Dynamic Programming – 1 : Weighted Interval Scheduling

In general, problems on dynamic programming can be solved by first expressing the required optimum solution in a recursive fashion, and then solving the recurrence in a bottom-up fashion.

Weighted Interval Scheduling

We are given n intervals, with each interval having start time S_i, finish time F_i and non-negative weight W_i ( for i from 1 to n).

Our task is to find a compatible subset T  of these intervals so as to maximize \sum W_I for the intervals in T.

(A compatible subset is one where no two intervals ever overlap. )

—-

Solution.

Let us assume that the n intervals are sorted in the order of their finish times. Let this ordered list of intervals be I_1, \ldots, I_n.

Let OPT (n) denote the value of optimum solution. (i.e. the sum of weights of intervals in an optimum solution.)

Consider interval I_n.

The optimum solution may either include I_n or not include I_n.

If the optimum solution does not include I_n, then we have:

OPT (n) = OPT (n-1) .

Notation: Here, OPT ( k ) denotes the optimum value computed from the set of intervals \{I_1, \ldots, I_k\}.

If the optimum solution does includes I_n, then, apart from I_n, the optimum solution can only include those intervals which do not overlap with it, i.e. only those intervals, i for which F_i \leq S_n.

Notation Let p ( k ) denote the index of the interval, i for which (1) F_i \leq S_k, and (2) F_{i+1} > S_k. Also, if all intervals have finish times > S_k, then p_k = 0.

Thus, we have that, if the optimum solution includes I_n, then:

OPT (n) = W_n + OPT (p(n)).

Therefore,

OPT (n) = max \{ OPT (n-1), W_n + OPT (p(n)) \}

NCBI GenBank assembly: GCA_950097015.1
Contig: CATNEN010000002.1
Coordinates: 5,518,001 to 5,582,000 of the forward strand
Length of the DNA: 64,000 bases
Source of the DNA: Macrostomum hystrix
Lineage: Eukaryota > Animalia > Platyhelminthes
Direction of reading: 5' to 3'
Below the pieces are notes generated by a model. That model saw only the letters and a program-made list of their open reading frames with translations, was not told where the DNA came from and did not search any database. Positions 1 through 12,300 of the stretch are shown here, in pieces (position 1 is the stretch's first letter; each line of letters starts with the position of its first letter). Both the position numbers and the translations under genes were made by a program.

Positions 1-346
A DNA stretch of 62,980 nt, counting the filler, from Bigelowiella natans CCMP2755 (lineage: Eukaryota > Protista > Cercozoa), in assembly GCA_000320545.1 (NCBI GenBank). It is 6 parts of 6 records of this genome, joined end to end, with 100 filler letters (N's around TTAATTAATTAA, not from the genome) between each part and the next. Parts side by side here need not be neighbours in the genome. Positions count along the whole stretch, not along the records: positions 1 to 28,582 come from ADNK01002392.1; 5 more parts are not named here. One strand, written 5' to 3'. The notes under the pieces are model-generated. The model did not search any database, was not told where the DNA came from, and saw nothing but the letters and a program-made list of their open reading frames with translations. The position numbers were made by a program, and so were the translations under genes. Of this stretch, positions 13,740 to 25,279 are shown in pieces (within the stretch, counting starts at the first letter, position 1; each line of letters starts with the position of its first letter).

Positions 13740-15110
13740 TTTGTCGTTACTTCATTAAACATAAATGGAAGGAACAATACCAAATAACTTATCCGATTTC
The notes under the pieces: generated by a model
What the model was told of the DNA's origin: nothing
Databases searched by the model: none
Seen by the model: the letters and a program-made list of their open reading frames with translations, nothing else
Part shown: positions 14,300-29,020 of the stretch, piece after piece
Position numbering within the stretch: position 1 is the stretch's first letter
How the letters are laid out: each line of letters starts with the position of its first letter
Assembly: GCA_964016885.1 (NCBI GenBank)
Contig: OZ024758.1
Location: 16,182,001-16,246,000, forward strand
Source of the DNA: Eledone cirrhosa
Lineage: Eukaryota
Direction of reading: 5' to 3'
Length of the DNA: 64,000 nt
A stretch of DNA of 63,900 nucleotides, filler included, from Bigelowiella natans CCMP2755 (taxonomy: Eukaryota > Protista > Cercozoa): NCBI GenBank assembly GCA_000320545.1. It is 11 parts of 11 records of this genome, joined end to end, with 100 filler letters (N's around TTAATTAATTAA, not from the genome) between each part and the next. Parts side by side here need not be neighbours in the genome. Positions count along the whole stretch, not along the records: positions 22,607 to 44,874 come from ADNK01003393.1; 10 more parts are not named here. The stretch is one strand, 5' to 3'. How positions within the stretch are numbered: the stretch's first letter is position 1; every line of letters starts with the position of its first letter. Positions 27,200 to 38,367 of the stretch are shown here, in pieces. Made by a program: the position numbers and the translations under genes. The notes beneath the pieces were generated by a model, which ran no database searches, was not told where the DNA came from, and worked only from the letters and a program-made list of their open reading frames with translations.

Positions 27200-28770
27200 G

Generalizing, we have that, for 1 \leq i \leq n :

OPT ( i ) = max \{ OPT (i-1), W_i + OPT (p(i)) \}

and that, OPT (0) = 0.

—–

Using the above recurrence, we can write an algorithm to solve it in a bottom-up fashion:

/* Assuming that intervals are sorted according to F_i values we have p_i values for all intervals. */

OPT (0) = 0;

For i from 1 to n:

Compute OPT(i) using the above recurrence.

Return OPT (n).
End.

—–

The above algorithm takes O(n) time.

Sorting the intervals by F_i values takes O(n \log n) (using merge sort or quick sort), following which we can compute p_i values for all intervals in O(n \log n) time (by calling a slightly modified binary search routine n times).

Therefore, the algorithm will run in O(n \log n) time.

——

Computing the optimal solution from the optimal value:

Once we have the OPT values, we can compute the optimal solution (i.e. the sets of intervals, not just the value) recursively as follows:

Function: OPT_Solution ( k ) :=

If ( k == 0 )

//Do nothing. Break recursion.

Return;

For i decreasing from k to 1:

If [ OPT ( p(k) ) + W_k >= OPT (k-1) ]

OPT_Solution ( p(k) );

// Include interval k in Optimum solution

Print k.

Else

OPT_Solution (k-1);


End of function.

—-

The function OPT_Solution (n) has a worst-case running time of O(n) [because there can be at most n recursive calls (since the argument passed to the function calls strictly decreases), and the time taken to process the non-recursive part of each call is O(1) ).

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